The time was right: Supporters of abortion liberalization were aided by the sexual revolution (the birth control pill was approved by the FDA for wide distribution in 1960), by the tragedy of the thalidomide and rubella babies of the era, and by growing antipathy toward powerful institutions, the Catholic church not least among them.

Access to legal abortion was promoted primarily as a woman's health issue--it would eliminate back alley abortionists whose procedures, the advocates said, killed thousands of women each year. Plus, there would be additional benefits, among them a reduction in the number of unwanted children (those most likely, the reasoning went, to suffer from abuse and neglect), improved population control (Paul Ehrlich's 1968 book, The Population Bomb, hit home with policymakers), and reduced social spending on the children of the poor.

In 1970, the National Organization for Women would make abortion rights a priority, formally linking the emerging feminist movement to the growing effort to repeal state abortion laws. By the end of that year, seven states--including New York and California--had overturned their bans and adopted laws based on a model promoted by Planned Parenthood and its allies in the legal and medical professions.

And then, in January 1973, the Supreme Court--ruling in Roe v. Wade and its companion case, Doe v. Bolton--found that the 14th amendment provides a fundamental right of privacy, that a decision to have an abortion should be made by a woman in consultation with her doctor.

The following day, the bishops' pro-life committee issued a statement: "Every legal possibility must be explored to challenge the opinion of the United States Supreme Court decision that withdraws all legal safeguards for the right to life of the unborn child."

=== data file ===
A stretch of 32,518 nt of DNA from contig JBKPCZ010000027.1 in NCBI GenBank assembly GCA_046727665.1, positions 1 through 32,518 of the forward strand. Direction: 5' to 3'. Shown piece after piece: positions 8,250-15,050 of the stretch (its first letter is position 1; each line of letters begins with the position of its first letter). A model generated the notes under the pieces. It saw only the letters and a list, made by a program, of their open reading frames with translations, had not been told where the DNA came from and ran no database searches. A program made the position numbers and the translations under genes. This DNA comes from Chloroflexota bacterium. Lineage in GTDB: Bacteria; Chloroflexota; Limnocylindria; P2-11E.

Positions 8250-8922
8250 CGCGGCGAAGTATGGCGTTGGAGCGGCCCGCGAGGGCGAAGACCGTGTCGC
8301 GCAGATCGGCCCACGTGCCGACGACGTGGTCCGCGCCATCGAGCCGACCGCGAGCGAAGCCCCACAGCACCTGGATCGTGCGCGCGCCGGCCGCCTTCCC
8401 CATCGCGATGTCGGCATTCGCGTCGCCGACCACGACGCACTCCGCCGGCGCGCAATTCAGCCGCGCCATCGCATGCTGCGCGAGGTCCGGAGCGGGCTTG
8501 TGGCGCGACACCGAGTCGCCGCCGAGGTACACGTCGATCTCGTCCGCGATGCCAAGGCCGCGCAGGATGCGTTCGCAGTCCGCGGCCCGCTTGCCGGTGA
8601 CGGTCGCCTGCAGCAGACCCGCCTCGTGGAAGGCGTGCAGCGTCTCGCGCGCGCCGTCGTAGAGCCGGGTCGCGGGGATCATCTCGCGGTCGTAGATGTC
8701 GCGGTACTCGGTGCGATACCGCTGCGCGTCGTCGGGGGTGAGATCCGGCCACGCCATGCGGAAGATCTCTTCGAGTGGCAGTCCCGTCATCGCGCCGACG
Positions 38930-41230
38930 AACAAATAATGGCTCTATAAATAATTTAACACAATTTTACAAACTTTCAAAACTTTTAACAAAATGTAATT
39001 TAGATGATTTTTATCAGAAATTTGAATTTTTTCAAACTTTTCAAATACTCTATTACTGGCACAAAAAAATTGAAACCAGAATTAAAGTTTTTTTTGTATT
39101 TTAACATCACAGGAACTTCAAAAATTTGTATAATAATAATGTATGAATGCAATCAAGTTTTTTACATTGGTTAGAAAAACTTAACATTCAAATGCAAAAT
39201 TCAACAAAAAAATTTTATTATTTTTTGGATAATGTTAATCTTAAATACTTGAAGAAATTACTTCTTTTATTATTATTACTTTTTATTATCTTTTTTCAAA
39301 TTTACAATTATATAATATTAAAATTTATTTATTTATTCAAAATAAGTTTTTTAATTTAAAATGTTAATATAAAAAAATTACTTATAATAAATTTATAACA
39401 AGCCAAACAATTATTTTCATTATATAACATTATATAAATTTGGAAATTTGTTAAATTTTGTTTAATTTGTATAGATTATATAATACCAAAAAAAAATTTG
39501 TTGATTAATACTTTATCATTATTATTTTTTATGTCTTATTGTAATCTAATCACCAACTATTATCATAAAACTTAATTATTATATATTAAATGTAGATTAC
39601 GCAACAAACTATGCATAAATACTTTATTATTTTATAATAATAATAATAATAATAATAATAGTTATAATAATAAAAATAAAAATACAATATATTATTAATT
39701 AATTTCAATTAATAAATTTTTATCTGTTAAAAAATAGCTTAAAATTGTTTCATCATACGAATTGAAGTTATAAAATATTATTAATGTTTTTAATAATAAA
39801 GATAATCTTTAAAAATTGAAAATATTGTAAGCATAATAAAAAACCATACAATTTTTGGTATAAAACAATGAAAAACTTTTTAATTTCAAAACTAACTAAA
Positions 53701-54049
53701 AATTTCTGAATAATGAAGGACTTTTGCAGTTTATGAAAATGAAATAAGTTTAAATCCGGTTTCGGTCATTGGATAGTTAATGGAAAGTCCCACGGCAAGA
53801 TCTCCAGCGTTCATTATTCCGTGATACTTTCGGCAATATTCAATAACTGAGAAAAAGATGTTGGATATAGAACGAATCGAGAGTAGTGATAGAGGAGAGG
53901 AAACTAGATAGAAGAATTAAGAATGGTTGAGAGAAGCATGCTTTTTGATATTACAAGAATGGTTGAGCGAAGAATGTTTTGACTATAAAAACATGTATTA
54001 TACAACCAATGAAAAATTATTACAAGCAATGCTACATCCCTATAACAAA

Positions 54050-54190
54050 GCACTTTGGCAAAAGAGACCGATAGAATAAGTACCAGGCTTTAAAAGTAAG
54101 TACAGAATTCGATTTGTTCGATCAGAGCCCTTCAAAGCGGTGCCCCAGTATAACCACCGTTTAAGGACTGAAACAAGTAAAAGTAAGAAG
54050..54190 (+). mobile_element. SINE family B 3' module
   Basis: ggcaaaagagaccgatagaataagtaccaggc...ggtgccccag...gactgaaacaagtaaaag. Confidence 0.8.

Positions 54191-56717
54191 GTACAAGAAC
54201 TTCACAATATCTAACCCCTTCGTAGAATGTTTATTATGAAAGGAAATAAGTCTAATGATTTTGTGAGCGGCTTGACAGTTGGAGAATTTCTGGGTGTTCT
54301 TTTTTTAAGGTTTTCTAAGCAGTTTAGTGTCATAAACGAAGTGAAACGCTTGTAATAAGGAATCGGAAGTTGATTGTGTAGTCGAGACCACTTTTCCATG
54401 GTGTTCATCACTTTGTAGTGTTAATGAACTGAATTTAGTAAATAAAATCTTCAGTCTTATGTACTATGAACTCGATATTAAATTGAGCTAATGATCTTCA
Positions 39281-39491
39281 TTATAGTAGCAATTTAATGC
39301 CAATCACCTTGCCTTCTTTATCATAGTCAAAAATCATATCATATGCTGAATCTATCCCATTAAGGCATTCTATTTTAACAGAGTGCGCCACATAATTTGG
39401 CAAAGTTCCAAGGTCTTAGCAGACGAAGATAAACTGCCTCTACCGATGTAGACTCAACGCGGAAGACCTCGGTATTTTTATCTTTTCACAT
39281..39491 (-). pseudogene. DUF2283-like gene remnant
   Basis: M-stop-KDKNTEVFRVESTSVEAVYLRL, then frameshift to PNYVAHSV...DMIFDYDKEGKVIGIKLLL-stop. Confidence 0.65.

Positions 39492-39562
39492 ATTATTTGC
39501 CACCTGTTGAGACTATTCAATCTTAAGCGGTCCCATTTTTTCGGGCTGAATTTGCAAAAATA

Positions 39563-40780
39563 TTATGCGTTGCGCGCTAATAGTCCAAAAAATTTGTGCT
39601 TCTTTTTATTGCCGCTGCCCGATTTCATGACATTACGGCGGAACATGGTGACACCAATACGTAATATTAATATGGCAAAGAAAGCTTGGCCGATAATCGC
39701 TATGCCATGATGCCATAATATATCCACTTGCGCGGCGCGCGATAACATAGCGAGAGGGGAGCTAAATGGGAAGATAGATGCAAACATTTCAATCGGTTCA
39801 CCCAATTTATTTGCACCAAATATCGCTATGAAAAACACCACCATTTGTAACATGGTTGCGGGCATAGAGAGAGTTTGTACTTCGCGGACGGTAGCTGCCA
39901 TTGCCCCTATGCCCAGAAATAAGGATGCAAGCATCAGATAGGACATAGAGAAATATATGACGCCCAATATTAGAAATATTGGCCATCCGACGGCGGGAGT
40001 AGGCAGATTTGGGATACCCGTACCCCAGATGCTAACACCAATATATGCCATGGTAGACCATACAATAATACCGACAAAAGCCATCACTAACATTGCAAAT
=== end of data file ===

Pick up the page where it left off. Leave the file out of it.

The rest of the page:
Post-Roe politics

In November 1975 the full body of bishops approved a Pastoral Plan for Pro-Life Activities, which called on each diocese to establish a pro-life office and supported political efforts to reverse the court's opinion. It was a detailed strategy, one that called on the bishops to expend political capital and place abortion at the top of their social agenda, where it has been ever since.

Beginning in 1981, the mainstream right-to-life movement would place its hopes on an antiabortion president--Ronald Reagan's conversion to the pro-life position preceded his 1980 victory. Combined with the first Republican Senate in a generation, pro-lifers sensed that a constitutional amendment was within their grasp. The effort was bolstered by new recruits--conservative evangelical and fundamentalist Protestants, the Christian right, had been energized by Reagan's campaign and joined with Catholics in opposing legal abortion.

But pro-lifers split on tactics (should abortion policy be relegated to the states or should the fetus be declared a person?) and, in any case, didn't have the votes to override the court.

While the mainstream movement pursued political objectives, others chose another course: nonviolent civil disobedience. The goal as they saw it: convert the public and its elected leaders through their witness, as Ghandi had done in India and Martin Luther King in the United States.

John O'Keefe--who has worked for many pro-life groups, including the National Right to Life Committee, Human Life International and the American Life League--was a proponent of "direct action." Early on, he recalled, "It seemed obvious to me what you needed was a campaign of nonviolence." A pamphlet he authored--A Peaceful Presence--described how pro-lifers could use the tools of nonviolence to change the status quo.

This article courtesy of the National Catholic Reporter.